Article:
Saturday, January 24, 2015

Dear Gwen: Month Eighty-One

 Dear Gwen,

Today you are eighty-one months old - six and three-quarters.

It's been a very busy month. Right after your last newsletter, of course, was Christmas, with all its attendant gift-opening and chocolate-eating and general glee-making. It was great. I'm sure it goes without saying that you got a bajillion presents, and you were gracious and thankful for all of them, which is pretty great. I think the hit of the holiday was the Nintendo DS, which we scored on the online Swap and Shop with about 25 games. You had no idea that was coming your way. You were also ridiculously pleased with the backscratcher you received, which you had specifically asked for. It's a toss-up which one of these items is getting more use ... you use the backscratcher more often, but certainly not for as long a period as the DS.

On Boxing Day, I took you to the Winter Wonderland skate at the arena. This was the first time that my presence at this event was completely extraneous. I ended up just hanging out at the side, taking photos or video of you when you went by. It didn't all turn out great, because the lighting was very low, but it's still a neat memento. I love watching your confidence grow!

For the first time ever, we spent New Year's Eve all together as a family (usually we leave you with a babysitter and go out to party with our friends, and when we say 'party' we mean 'play board games and stuff ourselves with appies' because we are nerds, not goofballs). We went to the "Family Finale" at Beban Park, where they provide tons of entertainment and activities for families - well, let's be honest, it's all aimed at kids, and the parents are just hanging around. It's not like *we* went on the bouncy castle or made jellyfish out of paper plates. But nonetheless, the live entertainment was really fun, and I think we all had a good time. Best of all? The countdown was at 8pm, and then we boogied on home to bed. Yes, non-parents, getting home to bed before 10pm is a wonderful exciting thing when you have kids. Just trust me.

Very early in the new year, I had to be the most hardass mom I've ever had to be one Saturday when I discovered that instead of going to sleep the night before, you had been drawing pictures in one of your storybooks. I was incredibly disappointed that you would treat a book this way. There was no question of your knowing that you were out of line; you have always understood that storybooks are for reading, and activity or colouring books are for drawing. Even as a toddler you never drew on your books (or on the walls or anything else for that matter). You freely admitted that you understood what you had done was wrong. Well, obviously I had to punish you, something that does not come naturally to me.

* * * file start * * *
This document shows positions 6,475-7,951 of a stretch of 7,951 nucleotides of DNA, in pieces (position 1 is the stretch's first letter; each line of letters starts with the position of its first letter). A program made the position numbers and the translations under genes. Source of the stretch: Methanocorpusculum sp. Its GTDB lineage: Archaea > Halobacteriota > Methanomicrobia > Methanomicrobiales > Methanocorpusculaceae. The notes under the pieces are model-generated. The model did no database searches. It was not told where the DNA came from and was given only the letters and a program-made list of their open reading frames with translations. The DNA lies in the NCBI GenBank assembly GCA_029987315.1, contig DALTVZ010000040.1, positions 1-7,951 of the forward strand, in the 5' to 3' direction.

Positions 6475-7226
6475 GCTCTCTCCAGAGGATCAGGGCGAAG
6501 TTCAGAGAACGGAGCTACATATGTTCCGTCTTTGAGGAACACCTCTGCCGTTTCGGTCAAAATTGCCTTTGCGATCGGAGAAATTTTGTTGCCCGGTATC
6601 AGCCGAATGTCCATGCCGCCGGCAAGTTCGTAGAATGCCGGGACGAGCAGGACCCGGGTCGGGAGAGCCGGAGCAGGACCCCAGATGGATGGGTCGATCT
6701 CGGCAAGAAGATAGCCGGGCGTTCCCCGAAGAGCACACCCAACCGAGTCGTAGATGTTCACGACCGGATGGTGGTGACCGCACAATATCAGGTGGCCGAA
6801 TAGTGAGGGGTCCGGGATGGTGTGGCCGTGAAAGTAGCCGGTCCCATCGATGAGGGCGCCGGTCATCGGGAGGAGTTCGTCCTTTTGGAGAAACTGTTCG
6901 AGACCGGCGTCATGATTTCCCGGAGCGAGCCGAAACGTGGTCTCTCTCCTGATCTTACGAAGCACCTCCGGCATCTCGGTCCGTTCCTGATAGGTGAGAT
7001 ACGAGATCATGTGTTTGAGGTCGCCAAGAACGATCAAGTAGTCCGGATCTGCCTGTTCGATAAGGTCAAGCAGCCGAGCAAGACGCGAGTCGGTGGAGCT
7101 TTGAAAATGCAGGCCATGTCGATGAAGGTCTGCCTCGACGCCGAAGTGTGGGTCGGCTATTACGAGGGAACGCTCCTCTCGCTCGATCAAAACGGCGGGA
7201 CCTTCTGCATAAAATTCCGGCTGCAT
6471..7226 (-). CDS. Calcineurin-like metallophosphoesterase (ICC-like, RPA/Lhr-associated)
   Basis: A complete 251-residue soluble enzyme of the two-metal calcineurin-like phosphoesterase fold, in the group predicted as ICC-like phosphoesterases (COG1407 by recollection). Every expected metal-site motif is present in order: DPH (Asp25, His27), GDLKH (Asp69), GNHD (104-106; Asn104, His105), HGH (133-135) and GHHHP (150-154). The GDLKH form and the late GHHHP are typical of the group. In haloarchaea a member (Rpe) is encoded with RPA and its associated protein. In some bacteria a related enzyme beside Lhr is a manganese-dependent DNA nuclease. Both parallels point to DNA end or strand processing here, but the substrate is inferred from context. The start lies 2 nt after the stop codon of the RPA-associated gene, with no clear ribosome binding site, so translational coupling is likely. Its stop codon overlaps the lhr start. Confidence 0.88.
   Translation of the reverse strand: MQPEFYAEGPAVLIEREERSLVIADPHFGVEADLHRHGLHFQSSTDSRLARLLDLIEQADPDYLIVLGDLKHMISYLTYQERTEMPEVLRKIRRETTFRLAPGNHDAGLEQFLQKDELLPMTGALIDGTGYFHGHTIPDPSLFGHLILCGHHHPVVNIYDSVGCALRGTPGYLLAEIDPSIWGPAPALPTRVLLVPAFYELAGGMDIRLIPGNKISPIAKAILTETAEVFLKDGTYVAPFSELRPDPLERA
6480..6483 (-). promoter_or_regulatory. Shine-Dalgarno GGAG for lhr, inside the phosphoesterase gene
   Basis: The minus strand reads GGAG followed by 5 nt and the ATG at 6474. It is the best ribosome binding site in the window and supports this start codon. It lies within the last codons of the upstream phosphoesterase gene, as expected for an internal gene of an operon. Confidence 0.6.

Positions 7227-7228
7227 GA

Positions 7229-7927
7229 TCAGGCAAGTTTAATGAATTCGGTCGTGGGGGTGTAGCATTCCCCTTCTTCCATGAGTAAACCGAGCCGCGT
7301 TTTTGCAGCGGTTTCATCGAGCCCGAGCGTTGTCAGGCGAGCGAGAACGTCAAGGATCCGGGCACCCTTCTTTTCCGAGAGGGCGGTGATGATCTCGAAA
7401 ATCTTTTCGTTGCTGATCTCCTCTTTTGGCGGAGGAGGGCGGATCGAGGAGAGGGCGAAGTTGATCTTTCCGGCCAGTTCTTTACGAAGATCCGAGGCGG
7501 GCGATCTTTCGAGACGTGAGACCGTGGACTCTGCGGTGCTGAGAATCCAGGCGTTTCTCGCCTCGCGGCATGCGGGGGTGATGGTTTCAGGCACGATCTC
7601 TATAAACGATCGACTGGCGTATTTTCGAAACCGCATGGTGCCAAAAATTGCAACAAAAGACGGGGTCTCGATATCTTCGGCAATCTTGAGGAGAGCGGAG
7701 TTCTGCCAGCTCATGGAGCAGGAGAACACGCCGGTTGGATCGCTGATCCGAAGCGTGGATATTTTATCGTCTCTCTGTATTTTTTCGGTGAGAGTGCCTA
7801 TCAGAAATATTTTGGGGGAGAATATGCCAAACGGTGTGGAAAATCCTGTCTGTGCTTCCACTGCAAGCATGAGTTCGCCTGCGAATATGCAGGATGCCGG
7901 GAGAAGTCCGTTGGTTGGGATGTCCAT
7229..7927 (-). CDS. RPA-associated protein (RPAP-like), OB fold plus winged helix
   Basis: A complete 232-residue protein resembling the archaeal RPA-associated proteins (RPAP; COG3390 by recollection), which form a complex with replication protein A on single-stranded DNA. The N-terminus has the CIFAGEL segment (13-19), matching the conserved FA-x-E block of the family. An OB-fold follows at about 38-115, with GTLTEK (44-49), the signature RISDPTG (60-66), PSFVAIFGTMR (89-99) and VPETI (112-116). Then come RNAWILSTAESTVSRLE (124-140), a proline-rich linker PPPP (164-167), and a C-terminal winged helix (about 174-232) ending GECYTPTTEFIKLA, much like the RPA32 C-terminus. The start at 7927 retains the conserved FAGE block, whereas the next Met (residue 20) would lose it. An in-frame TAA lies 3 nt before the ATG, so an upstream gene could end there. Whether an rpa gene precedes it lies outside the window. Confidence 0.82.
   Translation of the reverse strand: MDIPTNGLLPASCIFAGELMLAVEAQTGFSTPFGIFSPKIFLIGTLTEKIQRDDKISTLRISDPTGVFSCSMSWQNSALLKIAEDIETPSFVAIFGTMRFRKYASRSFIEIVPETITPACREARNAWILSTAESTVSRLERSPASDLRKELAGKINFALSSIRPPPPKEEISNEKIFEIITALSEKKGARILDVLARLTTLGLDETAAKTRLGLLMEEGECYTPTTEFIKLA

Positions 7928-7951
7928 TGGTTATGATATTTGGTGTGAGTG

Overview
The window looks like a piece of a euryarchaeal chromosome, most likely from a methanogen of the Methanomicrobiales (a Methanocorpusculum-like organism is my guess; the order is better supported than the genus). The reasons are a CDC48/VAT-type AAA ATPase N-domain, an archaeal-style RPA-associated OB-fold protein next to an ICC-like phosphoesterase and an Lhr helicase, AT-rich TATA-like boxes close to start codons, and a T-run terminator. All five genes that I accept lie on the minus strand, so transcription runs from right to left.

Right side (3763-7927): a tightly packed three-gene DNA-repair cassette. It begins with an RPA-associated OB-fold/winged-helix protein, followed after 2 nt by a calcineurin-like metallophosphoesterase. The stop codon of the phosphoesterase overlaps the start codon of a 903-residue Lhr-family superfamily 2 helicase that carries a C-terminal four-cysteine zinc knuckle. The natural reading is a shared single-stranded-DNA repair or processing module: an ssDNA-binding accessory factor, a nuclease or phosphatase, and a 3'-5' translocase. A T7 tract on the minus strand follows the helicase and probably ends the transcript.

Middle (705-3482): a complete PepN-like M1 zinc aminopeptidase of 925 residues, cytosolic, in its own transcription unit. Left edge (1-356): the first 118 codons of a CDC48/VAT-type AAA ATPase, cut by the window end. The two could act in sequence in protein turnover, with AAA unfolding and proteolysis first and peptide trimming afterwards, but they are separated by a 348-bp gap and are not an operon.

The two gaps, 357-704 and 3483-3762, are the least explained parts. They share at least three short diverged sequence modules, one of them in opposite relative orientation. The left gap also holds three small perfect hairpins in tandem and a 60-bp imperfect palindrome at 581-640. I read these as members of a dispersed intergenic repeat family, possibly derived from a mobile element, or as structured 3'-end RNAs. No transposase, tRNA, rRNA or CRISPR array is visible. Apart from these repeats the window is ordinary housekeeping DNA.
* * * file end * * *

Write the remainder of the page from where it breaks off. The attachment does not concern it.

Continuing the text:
Also? Some of your drawings were really creative, meaning I didn't know whether to punish you or give you a high-five. Damn it!

When your dad came home and we discussed it, we agreed on two consequences for your behaviour. First, you would have to choose several of your books to be donated to Literacy Nanaimo. Second, you would have to write lines. Yes! Lines, that terrible awful boring punishment that is usually given out to grade school kids (at least, it was when I was a grade school kid). Technically you now ARE a grade school kid, so it seemed appropriate, and I thought that writing lines - two to five lines a day, I'm not a monster - might help the lesson of "I will not write in my story books" fresh in your mind.* I had you count how many pages of your book you had drawn on, and assigned that number of lines to you.

*Sidebar: When I was in elementary school, the punishment for forgetting one's gym strip was to write over and over, "I will not forget my gym strip". The punishment for remembering one's gym strip was to participate in gym. I very quickly made up my mind about which one of these worked better for me.

The big news this month is that you are on medication for your ADHD. It's a very low dose, and you started it only two weeks ago, so it's hard to know what the outcome will be. Unlike every other ADHD med ever, this one is not a stimulant. In fact, you take it before bed and it can cause drowsiness. It also lowers your blood pressure slightly, which causes some kids to have dizziness/light-headedness or even faint when standing up from sitting. So far, none of those things have happened, which is good because it sounds scary! You were certainly tired the first few days taking the meds, but now you have adjusted and the bedtime drowsiness is gone - which is a shame. You have always had trouble getting to sleep, but in the past we could give you a little melatonin. Now we can't because it is contra-indicated with your medicine, so you just lie in your bed for hours waiting to fall asleep. In the morning you are so exhausted that you can't dress yourself.